Monday, March 16, 2020

COVID-19: How it's transmitted; what I'm doing about it.

There is so much misinformation regarding the transmission of COVID-19 that I decided to share what I've found on reliable sites and what I am doing about it.

The main route of transmission for COVID-19

Like the flu, COVID-19 is spread primarily via respiratory droplets—little blobs of liquid released as someone coughs, sneezes, or talks. Viruses contained in these droplets can infect other people via the eyes, nose, or mouth—either when they land directly on somebody’s face or when they’re transferred there by people touching their face with contaminated hands.
Because respiratory droplets are too heavy to remain suspended in the air, direct person-to-person transmission normally only happens when people are in close contact—within about six feet of each other, according to the US Centers for Disease Control and Prevention (CDC). It could also occur in a medical setting, if someone has to handle respiratory secretions such as saliva or mucus from an infected person. 
 (Taken from The Scientist Magazine, Article: How COVID-19 Is Spread by Catherine Offord, see link to this article at the end of this post)

Close-range aerosol transmission

Underlying the CDC and WHO statements about transmission is this: Inhalation of particles near the source may be an important mode of transmission.
(Taken from CIDRAP Centre for Infectious Disease Research and Policy, COMMENTARY: COVID-19 transmission messages should hinge on science, by Lisa Brosseau, ScD, see link to this article at the end of this post.
**NOTE: both the articles where these snippets come from are worth reading.


According to the CDC wearing a surgical mask is not that helpful.

Yet, is that correct? Can a mask help?

Let's look at how these masks work. A surgical mask prevents the wearer from sending forth spittle (when speaking), sprays from sneezing and coughing, and stops the wearer from directly touching their nose and mouth area - instead the wearer is touching the mask.

People NOT wearing a mask are exposed to spittle, sprays from sneezing and coughing, and will touch their face without knowing it.

Right there it seems to me the mask is certainly a helpful tool in mitigating the spread of COVID-19.


I'm an esthetician, I provide manicures, pedicures, waxing services, and facials. I work alone, I have no staff. I see one client at a time with one hour between each booking for cleaning and preparation duties.

I will now be wearing surgical masks at work, and following all the necessary protocol for my safety and that of my clients.

I'm on top of my sanitation and disinfection practices using Accelerated Hydrogen Peroxide products to clean implements and wipe surfaces. I only use hospital grade disinfectants in my studio.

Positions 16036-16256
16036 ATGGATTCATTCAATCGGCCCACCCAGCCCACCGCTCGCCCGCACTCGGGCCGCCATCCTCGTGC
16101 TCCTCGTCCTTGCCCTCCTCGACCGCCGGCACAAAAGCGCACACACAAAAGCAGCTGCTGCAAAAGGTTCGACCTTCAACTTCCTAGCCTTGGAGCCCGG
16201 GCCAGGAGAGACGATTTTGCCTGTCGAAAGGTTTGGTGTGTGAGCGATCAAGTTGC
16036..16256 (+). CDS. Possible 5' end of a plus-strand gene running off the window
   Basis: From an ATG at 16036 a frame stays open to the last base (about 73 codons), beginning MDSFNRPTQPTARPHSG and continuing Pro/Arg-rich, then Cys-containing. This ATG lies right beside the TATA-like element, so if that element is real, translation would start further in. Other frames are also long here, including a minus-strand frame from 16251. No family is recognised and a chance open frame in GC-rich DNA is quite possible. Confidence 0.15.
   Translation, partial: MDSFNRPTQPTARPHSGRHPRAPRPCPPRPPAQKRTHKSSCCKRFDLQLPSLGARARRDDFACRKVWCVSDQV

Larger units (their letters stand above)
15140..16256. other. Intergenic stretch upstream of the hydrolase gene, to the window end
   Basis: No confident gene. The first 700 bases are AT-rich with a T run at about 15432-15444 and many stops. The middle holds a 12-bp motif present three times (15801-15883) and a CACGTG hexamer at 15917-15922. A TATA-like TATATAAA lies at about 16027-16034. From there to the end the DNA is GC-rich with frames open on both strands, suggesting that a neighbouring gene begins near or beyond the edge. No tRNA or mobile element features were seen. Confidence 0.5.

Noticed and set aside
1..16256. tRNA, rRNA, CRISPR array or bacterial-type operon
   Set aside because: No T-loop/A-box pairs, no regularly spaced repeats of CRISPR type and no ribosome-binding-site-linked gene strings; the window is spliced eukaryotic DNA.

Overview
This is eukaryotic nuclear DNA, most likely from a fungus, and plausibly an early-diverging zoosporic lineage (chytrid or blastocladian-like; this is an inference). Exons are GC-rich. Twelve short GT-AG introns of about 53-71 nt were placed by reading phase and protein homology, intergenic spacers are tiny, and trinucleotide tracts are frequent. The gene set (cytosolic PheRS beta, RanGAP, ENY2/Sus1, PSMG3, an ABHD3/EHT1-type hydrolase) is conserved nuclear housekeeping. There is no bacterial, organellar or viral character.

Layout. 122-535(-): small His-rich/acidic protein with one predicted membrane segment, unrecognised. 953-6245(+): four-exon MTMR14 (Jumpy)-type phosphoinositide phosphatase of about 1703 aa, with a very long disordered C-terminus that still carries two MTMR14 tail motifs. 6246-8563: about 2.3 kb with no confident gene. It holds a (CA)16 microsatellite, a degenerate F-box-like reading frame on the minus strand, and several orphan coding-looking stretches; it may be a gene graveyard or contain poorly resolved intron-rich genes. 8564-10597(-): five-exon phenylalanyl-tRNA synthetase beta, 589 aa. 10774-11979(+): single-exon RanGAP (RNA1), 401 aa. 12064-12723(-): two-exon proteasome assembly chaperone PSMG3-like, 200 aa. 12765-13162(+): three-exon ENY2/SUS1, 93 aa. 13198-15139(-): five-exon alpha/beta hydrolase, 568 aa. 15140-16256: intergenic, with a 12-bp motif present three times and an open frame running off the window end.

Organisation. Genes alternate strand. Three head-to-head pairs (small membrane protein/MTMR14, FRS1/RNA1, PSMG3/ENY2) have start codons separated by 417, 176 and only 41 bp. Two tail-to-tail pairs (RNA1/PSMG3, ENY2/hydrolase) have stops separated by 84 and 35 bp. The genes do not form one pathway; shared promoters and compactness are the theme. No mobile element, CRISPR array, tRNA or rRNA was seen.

When a client arrives they will now be directed to a client-specific sink to wash their hands.

Because of my sanitization and disinfection practices it will be business as usual as I exceed even the most stringent requirements in this area.

Anything the client touches is wiped - and everything I handle is wiped as well. You can't get more thorough then what I do. I've always been about going the distance when it comes to sanitizing and disinfecting my studio. My clients know this and trust I will continue to follow my cleaning protocols.

Should it come to a point where health officials shut down the beauty industry I will comply. Until then, I hope to continue providing quality services to my clients in a safe environment.


As with my studio I take cleaning and hygiene serious in my home. When at home I am now keeping to myself, not entertaining, nor going out. The less exposure to others the better.

For outings that take me to public places (public transportation, grocery stores) I now wear the N95V respiratory mask for added protection against inhalation and airborne spores. I now use latex gloves when on the bus for holding railings and pressing the door bars, as well as for pushing grocery carts and the like... if I need to touch it I have gloves on. (I've always worn gloves on the bus, but now have stepped it up to latex gloves and face masks.)

To avoid cross-contamination I remove my gloves when I've finished the task they were put on for and discard them.


Pay attention to what your hands are doing - what are you touching? 
Remember, your nose and mouth are the portals for this virus - protect them.

Links worth checking out:

University of Minnesota CIDRAP (Centre for Infectious Disease Research and Policy)
COMMENTARY: COVID-19 transmission messages should hinge on science

The Scientist: How COVID-19 is Spread

Be well and stay safe,


  1. Hey Jenny. Here's to staying safe and well.

    1. You too, Ivy.
      We are now in full lockdown. Hopefully "this too shall pass" rings true.

      Stay healthy, and safe, Jenny

  2. Replies
    1. Hi Jo-Anne, you're welcome. I thought I'd get some of the info out there to my blogging friends.

      Stay healthy and safe, Jenny

  3. Well done Jenny - good to have a sensible post with some wise ideas - thank you ... cheers Hilary

    1. Hi Hilary,
      Wow, Prince Charles and your PM are both dealing with this virus. Scary stuff indeed.

      I hope you're well, and staying indoors. Great time to be blog hopping. :)
      Sending smiles your way, Jenny

  4. Hope all is well. We are in a 3 week lockdown here in Michigan.
    Everything is shut down except essential services.

    1. OMG - Bushman... can't believe it's you. Hey dude!!!

      I've been thinking about you and the family. Time for a catch up behind the scenes. Have your people email my people. LOL

      Take care, Jenny


Thanks for sharing your thoughts.